Volume 3 Issue 1 - 2018
Nutritional Factors are not Sufficient to Check Osteoporosis in Women after Menopause- A Justification
Department of Biotechnology, Smt. K.W. College, Sangli 416416, India
*Corresponding Author: Jai S Ghosh Department of Biotechnology Smt. K.W. College Sangli 416416, India.
Received: May 22, 2018; Published: May 31, 2018
Osteoporosis in women after menopause is a common disease. It is extremely painful disease which shows frequent fracture of bones especially in vertebras, especially in very elderly women usually over 62 to 65 years of age. Many orthopedics advise them to consume more calcium rich foods, to ameliorate the painful suffering. Therapeutically, these patients are given chewable calcium tablets or syrups or intramuscular calcium injections also containing Vitamin D3. In either case, it is of very little help. In fact those patients, prone to renal calculi, will have to suffer an additional pain. This article attempts to justify why nutritional factors alone is not sufficient to help these women.
Keywords: Osteoporosis; Menopause; Calcium; VitD3; Osteogenesis
It has been observed in many literature surveys, in the field of Nutrition that women who are suffering from osteoporosis after menopause, are given high oral dose of calcium which is also followed by parenteral administration of calcium. However, in spite of such calcium administration mostly by the oral route (nutritional mode), these women show very insignificant recovery from osteoporosis. This article is aimed at an attempt to summarize, as to what might have gone wrong in such a calcium therapy.
Here are excellent reviews that explain how such a suffering can be minimized for these elderly women by having diet rich in calcium (Swaminathan, 1999). It has been observed in–vitro studies that both osteocytes and osteoblasts are responsible for osteogenesis of mesenchymal stem cells found in bone (Birmingham., et al. 2012). Remembering the basic biochemistry involved in calcium absorption and desorption during osteogenesis of these stem cells of the bone, it is observed that Vitamin D3 (cholecalciferol) plays the most important role. It is usually found in the fatty deposition of the liver. It is actually not a vitamin it is a steroid with one ring open and hence it is called as secosteroid. It is found in liver oils of certain fishes like Cod or Shark. Basically it serves as an antioxidant preventing certain cancers like colorectal cancers in mice (Wactawski-Wende., et al. 2006). This vitamin is found in only a few food items and mostly made by UV light from sunlight using the cholesterol in the skin.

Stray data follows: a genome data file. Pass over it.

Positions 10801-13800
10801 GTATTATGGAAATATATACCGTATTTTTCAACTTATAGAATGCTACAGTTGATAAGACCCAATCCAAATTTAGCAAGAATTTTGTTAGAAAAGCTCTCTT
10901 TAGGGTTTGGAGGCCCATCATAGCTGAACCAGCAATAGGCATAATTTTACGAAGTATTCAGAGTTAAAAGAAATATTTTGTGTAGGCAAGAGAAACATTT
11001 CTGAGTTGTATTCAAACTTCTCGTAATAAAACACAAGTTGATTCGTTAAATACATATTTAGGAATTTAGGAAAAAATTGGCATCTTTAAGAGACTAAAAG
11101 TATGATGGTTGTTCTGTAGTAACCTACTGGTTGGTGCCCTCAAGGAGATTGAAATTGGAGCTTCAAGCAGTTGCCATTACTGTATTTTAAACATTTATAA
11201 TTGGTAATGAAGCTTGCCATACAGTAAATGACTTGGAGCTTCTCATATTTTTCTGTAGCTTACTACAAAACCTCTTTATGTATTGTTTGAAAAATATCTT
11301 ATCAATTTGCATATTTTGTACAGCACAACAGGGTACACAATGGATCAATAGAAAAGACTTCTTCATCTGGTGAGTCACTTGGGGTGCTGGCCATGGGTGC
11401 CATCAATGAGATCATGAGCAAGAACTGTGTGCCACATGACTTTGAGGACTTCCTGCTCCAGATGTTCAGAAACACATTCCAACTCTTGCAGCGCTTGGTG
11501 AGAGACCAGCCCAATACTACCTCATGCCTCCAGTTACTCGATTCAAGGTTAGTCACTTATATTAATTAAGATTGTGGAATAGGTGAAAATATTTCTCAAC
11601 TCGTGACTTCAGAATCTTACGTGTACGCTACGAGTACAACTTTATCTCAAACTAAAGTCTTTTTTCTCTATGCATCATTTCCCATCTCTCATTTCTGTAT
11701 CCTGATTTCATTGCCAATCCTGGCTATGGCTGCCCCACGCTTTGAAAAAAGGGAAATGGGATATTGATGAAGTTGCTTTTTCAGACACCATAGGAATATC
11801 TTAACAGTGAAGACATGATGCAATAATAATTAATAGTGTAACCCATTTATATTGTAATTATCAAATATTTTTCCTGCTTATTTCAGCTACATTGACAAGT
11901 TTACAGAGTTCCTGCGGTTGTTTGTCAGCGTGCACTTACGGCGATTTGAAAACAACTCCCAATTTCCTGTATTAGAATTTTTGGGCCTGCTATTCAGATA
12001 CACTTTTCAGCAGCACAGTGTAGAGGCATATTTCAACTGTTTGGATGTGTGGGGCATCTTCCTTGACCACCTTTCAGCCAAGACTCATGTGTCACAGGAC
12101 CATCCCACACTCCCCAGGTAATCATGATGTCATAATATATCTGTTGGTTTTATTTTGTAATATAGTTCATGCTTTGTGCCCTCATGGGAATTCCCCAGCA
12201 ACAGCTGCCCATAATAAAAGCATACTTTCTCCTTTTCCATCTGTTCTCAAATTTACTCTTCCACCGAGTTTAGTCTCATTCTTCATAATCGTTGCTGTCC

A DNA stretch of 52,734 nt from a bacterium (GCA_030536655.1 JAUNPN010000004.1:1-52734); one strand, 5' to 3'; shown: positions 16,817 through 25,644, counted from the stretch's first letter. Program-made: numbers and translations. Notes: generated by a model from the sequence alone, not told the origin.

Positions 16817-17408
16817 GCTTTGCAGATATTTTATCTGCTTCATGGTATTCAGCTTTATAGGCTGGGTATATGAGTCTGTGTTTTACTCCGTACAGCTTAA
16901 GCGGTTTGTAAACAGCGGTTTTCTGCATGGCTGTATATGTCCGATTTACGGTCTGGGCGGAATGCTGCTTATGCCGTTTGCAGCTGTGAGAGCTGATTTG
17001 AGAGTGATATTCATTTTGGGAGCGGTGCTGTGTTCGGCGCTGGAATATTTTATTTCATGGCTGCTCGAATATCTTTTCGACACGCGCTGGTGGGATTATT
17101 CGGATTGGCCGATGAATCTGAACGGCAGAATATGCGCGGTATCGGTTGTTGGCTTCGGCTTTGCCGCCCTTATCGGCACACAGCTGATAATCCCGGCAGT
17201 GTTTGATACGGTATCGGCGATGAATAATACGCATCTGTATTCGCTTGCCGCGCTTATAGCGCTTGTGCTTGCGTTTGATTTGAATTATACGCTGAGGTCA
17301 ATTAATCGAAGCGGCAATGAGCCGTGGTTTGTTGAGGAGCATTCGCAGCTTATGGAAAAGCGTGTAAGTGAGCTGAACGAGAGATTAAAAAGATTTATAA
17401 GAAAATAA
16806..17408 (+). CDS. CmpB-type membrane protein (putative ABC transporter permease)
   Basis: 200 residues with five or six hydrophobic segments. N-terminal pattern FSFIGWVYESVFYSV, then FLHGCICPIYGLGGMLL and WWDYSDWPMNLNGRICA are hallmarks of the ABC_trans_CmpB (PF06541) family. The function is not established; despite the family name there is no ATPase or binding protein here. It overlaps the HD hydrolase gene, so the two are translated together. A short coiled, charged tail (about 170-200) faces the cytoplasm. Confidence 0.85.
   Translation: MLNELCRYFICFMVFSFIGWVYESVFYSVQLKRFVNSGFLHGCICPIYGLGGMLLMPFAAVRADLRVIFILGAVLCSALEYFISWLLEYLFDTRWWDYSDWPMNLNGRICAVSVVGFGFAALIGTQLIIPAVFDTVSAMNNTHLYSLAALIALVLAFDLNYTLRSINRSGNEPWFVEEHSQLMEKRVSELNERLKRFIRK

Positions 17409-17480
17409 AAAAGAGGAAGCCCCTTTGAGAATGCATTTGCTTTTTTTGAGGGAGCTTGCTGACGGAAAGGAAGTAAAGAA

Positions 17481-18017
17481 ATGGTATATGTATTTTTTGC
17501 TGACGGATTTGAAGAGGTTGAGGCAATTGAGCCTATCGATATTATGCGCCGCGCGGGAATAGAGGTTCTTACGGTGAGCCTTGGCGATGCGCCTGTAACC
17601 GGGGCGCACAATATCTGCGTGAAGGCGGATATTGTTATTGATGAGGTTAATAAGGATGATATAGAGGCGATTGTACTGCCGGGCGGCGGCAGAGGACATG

Role of Vitamin D3
Therefore, as such this compound (Vitamin D3) does not affect absorption and desorption of calcium by the bones. It must undergo certain metabolism like formation of calcifediol (25 hydroxycholecalciferol) by the endoplasmic reticulum of hepatocytes. This is then passed onto the kidney where it further hydroxylated to form 1α, 25 dihydroxycholecalciferol (Calcitriol) (Norman, 2008). This is the active form of vitamin D3, which is responsible for absorption and desorption of calcium in the bones and this is now a hormone. Deficiency of this can cause hyperparathyroidism, hyperphosphatism and Fanconi syndrome (Hamilton, 2015). Excessive intake of the inactive Vitamin D3, can result in nausea, vomiting and formation of renal calculi of kidney in certain patients. This will leave the readers, asking why not administer calcitriol directly in the patients? That is not possible due to certain important pharmacokinetic and pharmacodynamic reasons.
First of all it must be remembered that nutrition or diet plays the least significant role in prevention of osteoporosis. Calcitriol formation is triggered by parathyroid hormone when it senses a low level of Ca2+ in the blood. A low level of Ca2+ indicates hypoglycemia (a condition where blood glucose level falls too low and the patient can become unconscious if not attended). Calcitriol formed in the kidney will send back the Ca2+ from the kidney either in the blood or in the bones. In case of menopausal women, where there is lack of the hormone like estrogen, there will be more osteoclastogenesis resulting in inhibition of bone formation as there will be increased osteoclastic resorption (instead of apoptosis of osteoclasts), which at times also shows symptoms of osteoporosis (Horowitz, 1993). Therefore, in addition to nutritional factors, possibility of other therapeutic measures like hormone replacement therapy should also be considered.
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- Swaminathan R. “Nutritional factors in osteoporosis”.International Journal of Clinical Practice53.7(1999): 540- 548.
- Wactawski-Wende J., et al. "Calcium plus vitamin D supplementation and the risk of colorectal cancer". New England Journal of Medicine 354.7 (2006): 684-696.
Citation: Jai S Ghosh and Ridhhi P Jog. “Nutritional Factors are not Sufficient to Check Osteoporosis in Women after Menopause- A Justification”. Nutrition and Food Toxicology 3.1 (2018): 556-557.
Copyright: © 2018 Jai S Ghosh and Ridhhi P Jog. This is an open-access article distributed under the terms of the Creative Commons Attribution License, which permits unrestricted use, distribution, and reproduction in any medium, provided the original author and source are credited.